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Find a zero divisor in the quotient ring $\Bbb{Q}[X]/\langle X^4 - 5X^2 + 6\rangle $ or else prove that none exist.

I don't even really know how to start with this. How does one go about finding a zero divisor in a quotient group, or proving that there are none?

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Hint: $Q[X]/I$ is integral (i.e. does not contain any zero divisor) if and only if $I$ is prime. Since $Q[X]$ is a UFD, this is equivalent to say that your polynomial is irreducible.

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Hint: Try factoring the polynomial $X^4 - 5X^2+6$.

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We have

$X^4 - 5X^2 +6 = (X^2 -2)(X^2 - 3) \tag{1}$

in $\Bbb Q[x]$; if we denote the ideal $\langle X^4 - 5X^2 +6 \rangle \subset \Bbb Q[x]$ by $J$, this implies that

$((X^2 - 2) + J)((X^2 - 3) + J) = 0 \tag{2}$

in $\Bbb Q[x] / J$, since

$(X^2 - 2)(X^2 - 3) = X^4- 5X^2 + 6 \in J. \tag{3}$

But

$(X^2 - 2) + J \ne 0 \ne (X^2 - 3) + J \tag{4}$

in $\Bbb Q[x]/J$, since

$\deg X^2 - 2 = \deg X^2 - 3 = 2, \tag{5}$

prohibiting

$X^2 - 2, X^2 - 3 \in J, \tag{6}$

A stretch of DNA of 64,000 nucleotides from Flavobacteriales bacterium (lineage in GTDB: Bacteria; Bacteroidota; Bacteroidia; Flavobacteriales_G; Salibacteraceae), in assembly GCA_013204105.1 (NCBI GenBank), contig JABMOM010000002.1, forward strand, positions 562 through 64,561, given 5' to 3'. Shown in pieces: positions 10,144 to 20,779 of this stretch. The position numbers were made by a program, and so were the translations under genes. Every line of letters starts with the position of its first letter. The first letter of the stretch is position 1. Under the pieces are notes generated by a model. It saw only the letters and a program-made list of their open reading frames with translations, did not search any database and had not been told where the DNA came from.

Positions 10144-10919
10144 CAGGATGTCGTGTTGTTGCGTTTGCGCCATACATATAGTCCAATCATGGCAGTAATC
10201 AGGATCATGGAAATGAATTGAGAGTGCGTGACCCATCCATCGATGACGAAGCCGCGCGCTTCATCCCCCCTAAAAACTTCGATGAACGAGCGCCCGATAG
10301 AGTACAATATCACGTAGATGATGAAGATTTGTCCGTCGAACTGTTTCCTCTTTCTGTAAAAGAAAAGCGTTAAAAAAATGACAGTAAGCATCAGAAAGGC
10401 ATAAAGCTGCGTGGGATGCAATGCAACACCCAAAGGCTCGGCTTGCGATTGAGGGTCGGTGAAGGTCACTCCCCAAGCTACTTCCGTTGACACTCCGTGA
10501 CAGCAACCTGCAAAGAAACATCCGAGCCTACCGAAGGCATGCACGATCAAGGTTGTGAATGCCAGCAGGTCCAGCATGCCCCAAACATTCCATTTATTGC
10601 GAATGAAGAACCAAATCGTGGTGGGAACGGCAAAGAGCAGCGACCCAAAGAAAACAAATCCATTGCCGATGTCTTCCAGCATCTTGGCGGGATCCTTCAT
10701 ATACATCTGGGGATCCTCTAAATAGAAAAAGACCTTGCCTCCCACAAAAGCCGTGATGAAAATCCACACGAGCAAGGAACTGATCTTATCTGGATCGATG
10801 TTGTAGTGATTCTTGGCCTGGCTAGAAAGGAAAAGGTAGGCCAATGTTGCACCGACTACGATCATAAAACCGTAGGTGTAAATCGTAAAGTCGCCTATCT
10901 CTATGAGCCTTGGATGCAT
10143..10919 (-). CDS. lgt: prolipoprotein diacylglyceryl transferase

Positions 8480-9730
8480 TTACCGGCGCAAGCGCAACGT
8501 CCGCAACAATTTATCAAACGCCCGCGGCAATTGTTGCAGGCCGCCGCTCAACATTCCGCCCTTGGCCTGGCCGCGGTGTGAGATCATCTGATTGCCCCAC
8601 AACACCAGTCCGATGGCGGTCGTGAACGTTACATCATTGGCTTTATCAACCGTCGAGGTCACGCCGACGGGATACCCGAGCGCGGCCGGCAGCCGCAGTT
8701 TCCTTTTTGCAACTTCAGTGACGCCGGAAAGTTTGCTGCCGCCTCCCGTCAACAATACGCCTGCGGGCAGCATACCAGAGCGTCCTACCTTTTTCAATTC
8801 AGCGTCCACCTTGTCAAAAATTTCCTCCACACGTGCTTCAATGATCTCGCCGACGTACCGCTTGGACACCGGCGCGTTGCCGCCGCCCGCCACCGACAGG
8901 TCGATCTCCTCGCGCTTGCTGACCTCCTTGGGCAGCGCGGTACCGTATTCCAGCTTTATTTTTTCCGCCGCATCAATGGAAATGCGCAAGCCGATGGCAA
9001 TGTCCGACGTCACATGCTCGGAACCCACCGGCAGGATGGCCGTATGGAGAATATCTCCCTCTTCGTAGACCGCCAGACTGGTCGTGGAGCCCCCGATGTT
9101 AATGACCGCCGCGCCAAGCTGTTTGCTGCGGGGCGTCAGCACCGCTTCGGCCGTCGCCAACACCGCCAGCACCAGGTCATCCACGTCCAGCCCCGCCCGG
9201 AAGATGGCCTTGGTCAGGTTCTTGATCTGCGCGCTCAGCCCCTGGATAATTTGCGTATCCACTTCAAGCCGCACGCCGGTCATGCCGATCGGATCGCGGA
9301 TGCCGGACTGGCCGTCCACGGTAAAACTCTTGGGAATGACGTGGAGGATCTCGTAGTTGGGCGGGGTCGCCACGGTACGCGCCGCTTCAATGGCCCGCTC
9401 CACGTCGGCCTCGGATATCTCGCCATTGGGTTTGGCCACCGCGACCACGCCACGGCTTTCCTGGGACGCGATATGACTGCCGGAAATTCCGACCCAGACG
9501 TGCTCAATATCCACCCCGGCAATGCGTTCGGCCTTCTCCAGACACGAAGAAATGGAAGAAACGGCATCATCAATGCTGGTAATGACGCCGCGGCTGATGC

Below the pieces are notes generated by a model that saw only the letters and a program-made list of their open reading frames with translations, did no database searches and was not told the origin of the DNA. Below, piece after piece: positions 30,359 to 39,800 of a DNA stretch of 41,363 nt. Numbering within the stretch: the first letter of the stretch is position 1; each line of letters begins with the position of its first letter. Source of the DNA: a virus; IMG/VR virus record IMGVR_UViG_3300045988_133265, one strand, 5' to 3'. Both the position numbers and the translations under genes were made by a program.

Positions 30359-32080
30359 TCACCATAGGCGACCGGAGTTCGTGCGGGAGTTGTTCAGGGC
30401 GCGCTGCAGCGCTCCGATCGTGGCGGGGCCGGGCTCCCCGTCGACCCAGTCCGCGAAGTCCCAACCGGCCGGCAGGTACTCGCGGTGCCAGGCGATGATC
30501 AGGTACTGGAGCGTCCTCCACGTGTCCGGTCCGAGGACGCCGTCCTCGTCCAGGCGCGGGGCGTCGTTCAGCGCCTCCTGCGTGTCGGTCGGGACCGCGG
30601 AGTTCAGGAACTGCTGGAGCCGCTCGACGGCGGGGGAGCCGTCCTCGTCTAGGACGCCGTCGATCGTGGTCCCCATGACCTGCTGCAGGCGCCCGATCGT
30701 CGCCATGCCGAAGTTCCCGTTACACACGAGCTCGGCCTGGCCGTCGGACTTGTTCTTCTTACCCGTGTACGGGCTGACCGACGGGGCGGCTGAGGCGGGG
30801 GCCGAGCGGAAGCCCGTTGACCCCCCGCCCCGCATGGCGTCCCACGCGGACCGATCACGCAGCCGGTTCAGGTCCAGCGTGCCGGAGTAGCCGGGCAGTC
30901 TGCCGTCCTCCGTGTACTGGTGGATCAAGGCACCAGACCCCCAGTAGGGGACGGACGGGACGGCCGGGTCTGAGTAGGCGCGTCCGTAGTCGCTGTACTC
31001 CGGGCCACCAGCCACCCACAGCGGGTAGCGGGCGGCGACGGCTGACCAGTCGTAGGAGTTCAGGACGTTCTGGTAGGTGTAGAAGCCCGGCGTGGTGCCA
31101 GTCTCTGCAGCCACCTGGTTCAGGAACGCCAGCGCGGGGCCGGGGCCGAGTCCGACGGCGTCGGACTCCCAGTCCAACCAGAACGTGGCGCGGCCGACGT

for neither can then be a multiple of $X^4 - 5X^2 + 6$ in $\Bbb Q[x]$. Thus both $X^2 - 2$ and $X^2 - 3$ are zero divisors in $\Bbb Q[x] / J$

In general, on can seek out zero divisors in $\Bbb F[x]/\langle p(x) \rangle$ where $p(x) \in \Bbb F[x]$ for any field $\Bbb F$ by looking for non-trivial factors of $p(x)$ in $\Bbb F[x]$. If $p(x) = q_1(x)q_2(x) \in \Bbb F[x]$, where $\deg q_1, \deg q_2 \ge 1$, then

$(q_1(x) + \langle p(x) \rangle)(q_2(x) + \langle p(x) \rangle) = 0 \tag{7}$

in $F[x] / \langle p(x) \rangle$, so the $q_i(x) + \langle p(x) \rangle$ are zero divisors in $\Bbb F[x]/\langle p(x) \rangle$; if $p(x)$ is irreducible in $\Bbb F[x]$, then $\Bbb F[x]/\langle p(x) \rangle$ is a field and hence no $q(x) + \langle p(x) \rangle \mid 0$ in $\Bbb F[x]/\langle p(x) \rangle$.

Hope this helps. Cheers,

and as always,

Fiat Lux!!!

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